ABSTRACT: BACKGROUND: Lateral hostilities (LHs) are "nasty, unkind, aggressive behavior between colleagues working at comparable organizational levels." When LHs occur "at least once a week for a period of not less than 6 months," they become "bullying." The frequency of lateral violence in health care literature varies from 5.7% to 65%. OBJECTIVES: The aim of this study was to explore the extent of LH and the effects on the quality of lives of Italian nurses working in prehospital emergency medical system, emergency department, intensive care unit, and operating rooms.METHODS: A descriptive study was conducted through an online survey in the Web site of the National Italian Association of Critical Care Nurses (ANIARTI). RESULTS: A total of 1504 nurses filled up the questionnaire, with 1202 valid data entries (79.9%). Of this group, 739 (61.5%) were women and 951 (79.1%) had experienced some form of LH at least once in the last 12 months, whereas 269 (22.4%) felt to be victims of bullying. The number of transfers to other departments/services due to LH was 43 cases (3.6%), and 829 (69%) experienced psychophysical disorders attributed to LH experienced in the span of the year. DISCUSSION: Lateral hostility is a frequent occurrence that calls for implementation of management policies to achieving an overall improvement of the work environment climate.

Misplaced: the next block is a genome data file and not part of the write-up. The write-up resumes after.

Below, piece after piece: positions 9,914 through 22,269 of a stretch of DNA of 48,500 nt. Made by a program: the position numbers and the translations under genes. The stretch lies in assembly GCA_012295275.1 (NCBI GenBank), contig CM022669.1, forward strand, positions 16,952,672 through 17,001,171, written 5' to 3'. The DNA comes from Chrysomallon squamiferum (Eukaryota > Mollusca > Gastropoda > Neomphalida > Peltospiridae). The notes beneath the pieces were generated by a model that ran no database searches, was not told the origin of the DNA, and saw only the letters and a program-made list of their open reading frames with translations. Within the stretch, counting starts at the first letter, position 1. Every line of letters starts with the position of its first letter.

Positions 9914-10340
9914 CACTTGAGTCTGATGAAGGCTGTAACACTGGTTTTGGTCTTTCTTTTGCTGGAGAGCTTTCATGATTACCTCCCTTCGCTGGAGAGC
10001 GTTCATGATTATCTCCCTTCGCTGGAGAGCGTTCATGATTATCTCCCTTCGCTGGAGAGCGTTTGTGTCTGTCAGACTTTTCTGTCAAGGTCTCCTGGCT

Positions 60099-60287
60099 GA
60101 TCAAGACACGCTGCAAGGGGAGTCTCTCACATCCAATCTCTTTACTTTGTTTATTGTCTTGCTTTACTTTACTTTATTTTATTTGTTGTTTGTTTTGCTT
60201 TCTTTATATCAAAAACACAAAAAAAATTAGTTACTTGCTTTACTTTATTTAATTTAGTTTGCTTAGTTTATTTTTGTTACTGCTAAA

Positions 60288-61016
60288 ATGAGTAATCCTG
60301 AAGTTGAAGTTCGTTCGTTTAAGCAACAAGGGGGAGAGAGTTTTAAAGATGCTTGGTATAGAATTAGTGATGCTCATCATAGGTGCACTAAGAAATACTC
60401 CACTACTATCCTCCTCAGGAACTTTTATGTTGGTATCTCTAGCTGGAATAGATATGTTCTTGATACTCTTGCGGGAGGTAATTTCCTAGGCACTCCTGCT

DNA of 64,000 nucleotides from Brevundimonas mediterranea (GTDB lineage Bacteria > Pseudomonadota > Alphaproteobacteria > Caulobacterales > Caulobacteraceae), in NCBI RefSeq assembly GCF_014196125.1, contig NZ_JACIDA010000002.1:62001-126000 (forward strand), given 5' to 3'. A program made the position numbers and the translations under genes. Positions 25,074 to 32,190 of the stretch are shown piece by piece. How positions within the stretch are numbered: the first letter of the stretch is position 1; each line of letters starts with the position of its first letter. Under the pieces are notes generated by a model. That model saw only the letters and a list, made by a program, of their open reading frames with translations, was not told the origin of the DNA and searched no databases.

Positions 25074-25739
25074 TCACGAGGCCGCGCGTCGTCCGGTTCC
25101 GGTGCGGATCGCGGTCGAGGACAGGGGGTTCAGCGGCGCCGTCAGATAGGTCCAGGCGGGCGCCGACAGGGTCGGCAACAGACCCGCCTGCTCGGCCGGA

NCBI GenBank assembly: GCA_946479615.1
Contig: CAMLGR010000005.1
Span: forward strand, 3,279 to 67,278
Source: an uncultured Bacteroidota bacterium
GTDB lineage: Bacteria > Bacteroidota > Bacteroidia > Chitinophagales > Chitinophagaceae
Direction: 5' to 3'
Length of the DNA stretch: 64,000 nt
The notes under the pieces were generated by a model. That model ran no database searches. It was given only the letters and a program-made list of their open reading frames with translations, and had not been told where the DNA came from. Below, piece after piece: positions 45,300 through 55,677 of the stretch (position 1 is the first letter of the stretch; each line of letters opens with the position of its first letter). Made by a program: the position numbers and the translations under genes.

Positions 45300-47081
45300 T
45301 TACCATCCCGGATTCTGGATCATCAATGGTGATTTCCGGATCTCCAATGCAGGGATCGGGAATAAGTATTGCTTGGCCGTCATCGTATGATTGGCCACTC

Lateral Hostilities Among Nurses Employed in Intensive Care Units, Emergency Departments, Operating Rooms, and Emergency Medical Services: A National Survey in Italy / Stefano Bambi; Giovanni Becattini; Gian Domenico Giusti; Andrea Mezzetti; Andrea Guazzini; Enrico Lumini. - In: DIMENSIONS OF CRITICAL CARE NURSING. - ISSN 0730-4625. - STAMPA. - 33:(2014), pp. 347-354.